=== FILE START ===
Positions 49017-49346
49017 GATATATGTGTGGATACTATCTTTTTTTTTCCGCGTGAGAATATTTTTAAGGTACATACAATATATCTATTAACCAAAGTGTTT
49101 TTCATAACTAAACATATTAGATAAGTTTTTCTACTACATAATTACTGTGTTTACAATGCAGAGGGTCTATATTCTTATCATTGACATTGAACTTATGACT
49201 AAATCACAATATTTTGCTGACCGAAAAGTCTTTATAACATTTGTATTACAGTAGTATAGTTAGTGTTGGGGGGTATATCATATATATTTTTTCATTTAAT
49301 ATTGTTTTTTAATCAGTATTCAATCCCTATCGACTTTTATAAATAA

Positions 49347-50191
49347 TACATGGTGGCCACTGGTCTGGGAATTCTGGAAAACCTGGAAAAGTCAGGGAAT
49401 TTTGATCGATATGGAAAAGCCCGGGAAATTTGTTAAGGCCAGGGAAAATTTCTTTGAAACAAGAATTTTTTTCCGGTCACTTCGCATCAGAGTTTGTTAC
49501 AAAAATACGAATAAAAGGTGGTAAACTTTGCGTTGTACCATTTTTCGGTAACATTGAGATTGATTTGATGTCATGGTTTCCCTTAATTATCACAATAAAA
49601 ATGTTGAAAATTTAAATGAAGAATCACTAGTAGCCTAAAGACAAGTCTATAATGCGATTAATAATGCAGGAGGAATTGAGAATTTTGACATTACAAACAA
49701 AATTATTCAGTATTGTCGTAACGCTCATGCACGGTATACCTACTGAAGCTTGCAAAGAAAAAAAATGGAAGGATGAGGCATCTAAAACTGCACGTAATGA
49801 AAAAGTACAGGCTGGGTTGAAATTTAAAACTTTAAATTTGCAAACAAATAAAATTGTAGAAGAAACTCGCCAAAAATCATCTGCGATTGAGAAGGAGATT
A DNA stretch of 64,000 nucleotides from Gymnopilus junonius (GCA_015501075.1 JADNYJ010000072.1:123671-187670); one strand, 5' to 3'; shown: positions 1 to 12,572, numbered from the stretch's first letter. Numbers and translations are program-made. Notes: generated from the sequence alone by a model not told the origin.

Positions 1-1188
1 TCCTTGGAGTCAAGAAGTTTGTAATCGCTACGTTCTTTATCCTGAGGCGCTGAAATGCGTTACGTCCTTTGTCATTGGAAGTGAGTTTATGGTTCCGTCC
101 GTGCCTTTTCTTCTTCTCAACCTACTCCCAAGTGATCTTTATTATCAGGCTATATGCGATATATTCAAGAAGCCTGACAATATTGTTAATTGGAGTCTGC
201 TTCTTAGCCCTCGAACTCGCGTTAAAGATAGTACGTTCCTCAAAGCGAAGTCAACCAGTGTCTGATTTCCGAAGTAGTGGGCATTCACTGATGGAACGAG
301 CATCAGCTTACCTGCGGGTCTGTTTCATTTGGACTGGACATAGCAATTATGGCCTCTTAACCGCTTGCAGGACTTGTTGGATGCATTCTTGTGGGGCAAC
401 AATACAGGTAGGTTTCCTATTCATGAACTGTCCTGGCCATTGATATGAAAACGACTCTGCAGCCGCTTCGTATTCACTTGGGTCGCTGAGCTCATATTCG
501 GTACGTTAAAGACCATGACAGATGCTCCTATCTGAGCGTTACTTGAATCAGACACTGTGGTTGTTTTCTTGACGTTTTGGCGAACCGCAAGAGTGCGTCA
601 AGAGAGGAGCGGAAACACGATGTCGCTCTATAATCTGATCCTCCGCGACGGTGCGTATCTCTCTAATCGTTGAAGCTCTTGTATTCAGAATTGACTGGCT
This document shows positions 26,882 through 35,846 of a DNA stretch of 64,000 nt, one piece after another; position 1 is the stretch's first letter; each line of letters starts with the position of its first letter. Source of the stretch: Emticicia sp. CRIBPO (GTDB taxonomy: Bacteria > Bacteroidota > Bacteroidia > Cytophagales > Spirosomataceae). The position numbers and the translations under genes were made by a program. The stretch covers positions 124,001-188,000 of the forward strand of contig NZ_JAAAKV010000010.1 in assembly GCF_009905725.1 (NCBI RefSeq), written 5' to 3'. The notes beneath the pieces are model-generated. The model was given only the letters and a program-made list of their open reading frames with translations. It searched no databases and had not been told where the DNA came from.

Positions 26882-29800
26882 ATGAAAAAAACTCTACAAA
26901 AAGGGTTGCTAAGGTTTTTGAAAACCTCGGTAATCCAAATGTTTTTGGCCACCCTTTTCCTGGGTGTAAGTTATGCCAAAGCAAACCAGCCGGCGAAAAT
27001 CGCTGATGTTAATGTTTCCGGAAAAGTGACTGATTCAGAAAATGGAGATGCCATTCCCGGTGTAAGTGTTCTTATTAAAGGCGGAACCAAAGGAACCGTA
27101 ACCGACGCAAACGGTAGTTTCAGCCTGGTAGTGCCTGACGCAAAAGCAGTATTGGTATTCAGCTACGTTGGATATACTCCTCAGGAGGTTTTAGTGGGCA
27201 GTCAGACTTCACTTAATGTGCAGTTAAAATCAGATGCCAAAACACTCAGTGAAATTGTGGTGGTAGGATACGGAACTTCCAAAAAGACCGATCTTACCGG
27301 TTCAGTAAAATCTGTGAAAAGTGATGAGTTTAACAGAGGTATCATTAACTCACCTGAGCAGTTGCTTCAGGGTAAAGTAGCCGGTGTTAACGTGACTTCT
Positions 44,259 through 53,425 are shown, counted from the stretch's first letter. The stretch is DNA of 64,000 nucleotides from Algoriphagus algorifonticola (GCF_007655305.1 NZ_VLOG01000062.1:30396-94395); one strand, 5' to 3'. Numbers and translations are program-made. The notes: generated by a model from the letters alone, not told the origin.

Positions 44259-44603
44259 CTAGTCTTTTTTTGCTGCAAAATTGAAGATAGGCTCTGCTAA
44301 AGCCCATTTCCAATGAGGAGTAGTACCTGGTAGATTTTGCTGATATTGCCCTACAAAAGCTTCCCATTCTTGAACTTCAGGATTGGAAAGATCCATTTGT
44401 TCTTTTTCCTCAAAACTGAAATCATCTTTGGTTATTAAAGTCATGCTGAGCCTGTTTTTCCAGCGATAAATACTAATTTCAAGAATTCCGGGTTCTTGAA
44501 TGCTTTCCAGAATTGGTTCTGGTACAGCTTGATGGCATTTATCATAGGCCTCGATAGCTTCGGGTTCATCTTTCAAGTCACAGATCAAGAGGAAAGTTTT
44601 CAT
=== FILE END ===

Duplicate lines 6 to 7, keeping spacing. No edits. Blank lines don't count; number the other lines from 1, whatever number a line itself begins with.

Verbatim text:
Positions 49347-50191
49347 TACATGGTGGCCACTGGTCTGGGAATTCTGGAAAACCTGGAAAAGTCAGGGAAT